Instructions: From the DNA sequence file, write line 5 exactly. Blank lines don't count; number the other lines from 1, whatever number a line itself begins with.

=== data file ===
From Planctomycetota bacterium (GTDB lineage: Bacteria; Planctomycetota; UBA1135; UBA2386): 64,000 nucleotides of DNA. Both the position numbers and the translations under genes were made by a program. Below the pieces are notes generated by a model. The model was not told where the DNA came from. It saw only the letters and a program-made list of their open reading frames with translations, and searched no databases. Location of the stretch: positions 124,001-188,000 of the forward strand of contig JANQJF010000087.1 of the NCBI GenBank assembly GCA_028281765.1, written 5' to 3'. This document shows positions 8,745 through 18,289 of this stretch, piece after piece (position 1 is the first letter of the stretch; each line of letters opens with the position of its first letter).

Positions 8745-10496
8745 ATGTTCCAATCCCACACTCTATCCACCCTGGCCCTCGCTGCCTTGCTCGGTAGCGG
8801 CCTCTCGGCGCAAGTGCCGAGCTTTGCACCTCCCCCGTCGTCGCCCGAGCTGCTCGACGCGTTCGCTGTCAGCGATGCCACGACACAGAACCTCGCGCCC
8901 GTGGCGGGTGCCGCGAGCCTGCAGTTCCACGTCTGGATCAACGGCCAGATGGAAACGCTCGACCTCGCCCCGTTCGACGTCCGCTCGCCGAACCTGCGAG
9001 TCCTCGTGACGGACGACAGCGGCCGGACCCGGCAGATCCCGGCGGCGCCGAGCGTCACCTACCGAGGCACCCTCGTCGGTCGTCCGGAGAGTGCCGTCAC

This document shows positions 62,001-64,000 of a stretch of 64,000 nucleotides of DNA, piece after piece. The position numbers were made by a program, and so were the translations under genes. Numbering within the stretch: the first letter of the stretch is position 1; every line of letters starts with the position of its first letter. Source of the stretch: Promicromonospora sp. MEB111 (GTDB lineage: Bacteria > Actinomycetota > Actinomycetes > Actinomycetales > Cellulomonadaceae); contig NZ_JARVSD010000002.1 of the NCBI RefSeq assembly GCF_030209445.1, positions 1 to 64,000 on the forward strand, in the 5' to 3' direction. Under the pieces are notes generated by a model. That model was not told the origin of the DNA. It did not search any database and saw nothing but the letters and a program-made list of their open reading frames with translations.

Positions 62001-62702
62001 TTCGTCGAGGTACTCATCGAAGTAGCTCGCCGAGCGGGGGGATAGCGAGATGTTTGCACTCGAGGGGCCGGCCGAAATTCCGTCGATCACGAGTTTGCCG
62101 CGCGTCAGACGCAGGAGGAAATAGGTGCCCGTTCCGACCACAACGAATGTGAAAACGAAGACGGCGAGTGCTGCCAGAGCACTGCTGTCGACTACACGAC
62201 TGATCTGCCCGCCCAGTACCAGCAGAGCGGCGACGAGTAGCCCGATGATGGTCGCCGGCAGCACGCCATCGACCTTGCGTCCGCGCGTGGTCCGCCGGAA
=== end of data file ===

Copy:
8901 GTGGCGGGTGCCGCGAGCCTGCAGTTCCACGTCTGGATCAACGGCCAGATGGAAACGCTCGACCTCGCCCCGTTCGACGTCCGCTCGCCGAACCTGCGAG